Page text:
In MeadWestVaco Corp. v. Rexam Beauty and Closures, Inc., the Federal Circuit upheld the admissibility of expert testimony that was not fully aligned with the district court’s claim construction. In so doing, the court explained that deviations from the claim construction might impact the infringement determination, but did not render the evidence irrelevant as a matter of law.

The Patents At Issue

The patents at issues were MeadWestVaco’s U.S. Patent 7,718,132 and U.S. Patent 7,722,819, directed to “‘invisible’ dip tube[s] for perfumes that appear[] to disappear when immersed in liquid, enhancing the aesthetic appearance of the perfume bottle.”  The court cited claim 15 of the ‘132 patent as representative of the generic claims:

15. A dispenser assembly for dispensing a liquid comprising:a transport assembly; and,a tube connected to the transport assem­bly;wherein the tube consists essentially of an extruded and quenchedcrystalline fluoro-polymer having an XRD crystallinity not greater than about 13%, the tube has a transparencyof about 80% or more, and the tube has a refractive index of from about 1.36 to about 1.38.

The Evidentiary Issue

The evidentiary issue focused on the XRD crystallinity parameter recited in the claims. As explained by the Federal Circuit:

XRD testing is one method of measuring the crystal­line content of a material. An XRD test is conducted by striking a sample of the material with a monochromatic X-ray beam and examining the pattern of X-rays formed on a detection surface as the X-rays are scattered by the electrons of the atoms within the sample. ….

The parties stipulated to construing the XRD terms as “crystallinity as measured by x-ray diffraction (XRD) using at least the XRD characterization parameters identified in the ’132 patent.” However, the parties also agreed that those pa­rameters do not fully describe all details of an XRD test, such as the “sample-to-detector distance” or “software for the analysis of the XRD data and the calculation of the XRD crystallinity.”

Not surprisingly, the parties “engaged in a battle of the experts” on this issue. As noted by the court, “Rexam’s expert, Dr. Ortega, placed his samples 15 cm away from the XRD detector and used the TOPAS software to analyze his results,” while “MWV’s expert, Dr. Reibenspies, placed his samples 5 cm away from the XRD detector and used the GADDS Full Method software to analyze his results.”

The district court found infringement based on MVW’s expert’s testimony. In its appeal, “Rexam argued that the district court erred in allowing testimony from MWV’s expert, Dr. Reibenspies, because he did not follow all of the testing parame­ters set forth in the ’132 patent,” and erred in finding infringement based on Dr. Reibenspies’s testimony.”

The Federal Circuit Decision

The Federal Circuit opinion was authored by Judge Prost and joined by Judges O’Malley and Taranto.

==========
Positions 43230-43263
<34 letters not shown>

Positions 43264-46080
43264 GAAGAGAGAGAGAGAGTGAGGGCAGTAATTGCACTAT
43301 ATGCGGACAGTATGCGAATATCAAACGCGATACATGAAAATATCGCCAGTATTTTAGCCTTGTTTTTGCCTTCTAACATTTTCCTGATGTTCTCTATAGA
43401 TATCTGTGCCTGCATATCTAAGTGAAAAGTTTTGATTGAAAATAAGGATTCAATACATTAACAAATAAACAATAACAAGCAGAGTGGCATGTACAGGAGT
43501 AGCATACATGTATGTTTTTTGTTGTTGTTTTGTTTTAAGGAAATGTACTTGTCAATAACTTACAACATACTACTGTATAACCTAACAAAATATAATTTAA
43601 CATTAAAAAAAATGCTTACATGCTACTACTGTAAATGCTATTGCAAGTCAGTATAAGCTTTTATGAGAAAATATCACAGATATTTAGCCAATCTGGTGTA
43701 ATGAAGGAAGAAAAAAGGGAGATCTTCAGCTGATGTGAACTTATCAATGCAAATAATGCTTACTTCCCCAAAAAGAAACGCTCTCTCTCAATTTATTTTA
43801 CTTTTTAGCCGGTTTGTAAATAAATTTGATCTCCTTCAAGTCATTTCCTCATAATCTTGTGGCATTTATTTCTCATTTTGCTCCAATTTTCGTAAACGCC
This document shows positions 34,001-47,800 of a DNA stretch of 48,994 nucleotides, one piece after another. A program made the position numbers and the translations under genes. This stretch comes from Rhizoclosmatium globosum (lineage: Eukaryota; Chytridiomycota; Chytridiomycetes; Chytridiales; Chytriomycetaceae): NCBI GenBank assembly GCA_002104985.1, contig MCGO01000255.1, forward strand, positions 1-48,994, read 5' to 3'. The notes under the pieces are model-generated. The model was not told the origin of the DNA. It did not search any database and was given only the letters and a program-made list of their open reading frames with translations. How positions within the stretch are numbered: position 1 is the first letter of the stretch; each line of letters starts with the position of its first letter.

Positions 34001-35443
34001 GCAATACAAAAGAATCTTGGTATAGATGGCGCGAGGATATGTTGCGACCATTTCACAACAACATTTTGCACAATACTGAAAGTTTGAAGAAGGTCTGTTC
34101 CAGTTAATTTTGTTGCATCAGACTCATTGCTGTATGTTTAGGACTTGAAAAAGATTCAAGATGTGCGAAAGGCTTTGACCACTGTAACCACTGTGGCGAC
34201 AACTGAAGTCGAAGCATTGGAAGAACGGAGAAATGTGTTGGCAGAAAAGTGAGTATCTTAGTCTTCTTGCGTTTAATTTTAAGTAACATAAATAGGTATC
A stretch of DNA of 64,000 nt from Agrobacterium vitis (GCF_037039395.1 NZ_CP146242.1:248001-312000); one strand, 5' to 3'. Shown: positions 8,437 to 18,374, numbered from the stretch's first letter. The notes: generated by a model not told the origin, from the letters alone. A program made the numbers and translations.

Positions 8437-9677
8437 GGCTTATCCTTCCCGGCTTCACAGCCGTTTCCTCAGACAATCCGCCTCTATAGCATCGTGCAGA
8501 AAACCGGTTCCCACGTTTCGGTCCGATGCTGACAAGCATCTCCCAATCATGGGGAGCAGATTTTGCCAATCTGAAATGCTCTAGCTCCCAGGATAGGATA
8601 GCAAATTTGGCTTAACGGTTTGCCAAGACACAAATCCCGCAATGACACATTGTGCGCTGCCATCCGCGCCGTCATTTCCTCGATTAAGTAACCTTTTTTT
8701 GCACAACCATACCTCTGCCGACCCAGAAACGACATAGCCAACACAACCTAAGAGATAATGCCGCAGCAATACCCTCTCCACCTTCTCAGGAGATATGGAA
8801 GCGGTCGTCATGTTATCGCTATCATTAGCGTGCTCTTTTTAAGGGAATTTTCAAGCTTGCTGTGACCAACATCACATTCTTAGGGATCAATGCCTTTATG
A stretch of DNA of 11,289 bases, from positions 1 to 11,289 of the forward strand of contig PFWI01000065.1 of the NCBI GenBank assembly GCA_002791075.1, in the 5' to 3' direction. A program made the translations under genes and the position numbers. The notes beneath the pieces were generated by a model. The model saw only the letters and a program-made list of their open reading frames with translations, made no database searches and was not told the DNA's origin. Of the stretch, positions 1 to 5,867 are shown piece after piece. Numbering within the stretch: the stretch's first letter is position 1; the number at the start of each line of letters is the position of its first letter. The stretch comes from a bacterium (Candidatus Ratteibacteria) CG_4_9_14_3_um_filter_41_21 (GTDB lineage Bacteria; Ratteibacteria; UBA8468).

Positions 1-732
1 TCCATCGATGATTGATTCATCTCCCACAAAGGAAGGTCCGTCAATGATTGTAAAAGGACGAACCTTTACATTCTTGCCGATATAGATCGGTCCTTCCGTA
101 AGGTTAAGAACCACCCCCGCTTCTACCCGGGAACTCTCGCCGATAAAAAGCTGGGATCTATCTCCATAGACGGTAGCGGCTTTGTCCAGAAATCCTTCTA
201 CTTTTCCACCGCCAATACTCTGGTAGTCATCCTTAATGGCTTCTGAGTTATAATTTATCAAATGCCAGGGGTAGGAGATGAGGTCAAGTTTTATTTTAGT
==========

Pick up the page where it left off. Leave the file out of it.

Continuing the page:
The Federal Circuit applies regional law to evidentiary issues. Here, it found that Rexam’s arguments regarding MVW’s expert testimony might undermine MVW’s infringement case, but did not render the testimony inadmissible.

Dr. Reibenspies opined that using his testing parameters, which differed slightly from the claim construction, he was able to conclude that the V1 and V2 tubes infringed the ’132 patent when applying the court’s construction. Dr. Reibenspies’s deviations from the claim construction, discussed in more detail below, gave Rexam an opportunity to cast doubt upon his infringement conclusions, which Rexam did through cross-examination and opposing expert testimo­ny. But it did not make Dr. Reibenspies’s testimony legally irrelevant. …. Because Rexam failed to show that the district court abused its discretion in allowing Dr. Reibenspies to testify, we affirm the court’s denial of Rexam’s motion to exclude.

The Federal Circuit explained further:

The court found that Dr. Reibenspies did not use the 0.3 mm slit, Goebel mirror or oscillator as required by the claim construction. …. At trial, Rexam cross-examined Dr. Reibenspies on each of differences between his test protocol and the claims. The testimony revealed that Dr. Reibenspies used alternate equipment to mimic the results achieved by claim parameters. For example, the combination of the 0.3 mm slit and Goebel mirror produce parallel X-ray beams 0.3 mm apart. Dr. Reibenspies used a graphite monochromator with a fixed slit to produce the same X-ray arrangement. …. The court found that Dr. Reibenspies’s testing “devia­tions were insignificant and could not have substantially affected the test results.”

The Federal Circuit noted that MWV’s failure to quantify the impact of the testing differences did not render the testimony legally irrelevant, because “MWV did present testi­mony that Dr. Reibenspies’s protocol ‘would have had only a minor effect on the test results.’” The district court credited [that] testimony as ‘reasonable,’” and the Federal Circuit found no “clear error” in that determination.

Thus, the Federal Circuit upheld the finding of infringement.

The Evidence Should Fit The Claims

Although the Federal Circuit found no error in the district court’s reliance on MWV’s expert testimony, it was important that MVW was able to explain how the evidence fit the claims as construed by the district court. As in this case, claimed characteristics that must be determined experimentally usually are construed in accordance with the experimental protocols and test parameters described in the application and/or used any working examples. Applicants may want to ensure that their disclosures provide all of the information necessary to carry out such testing, and be prepared to establish infringement in accordance with those protocols.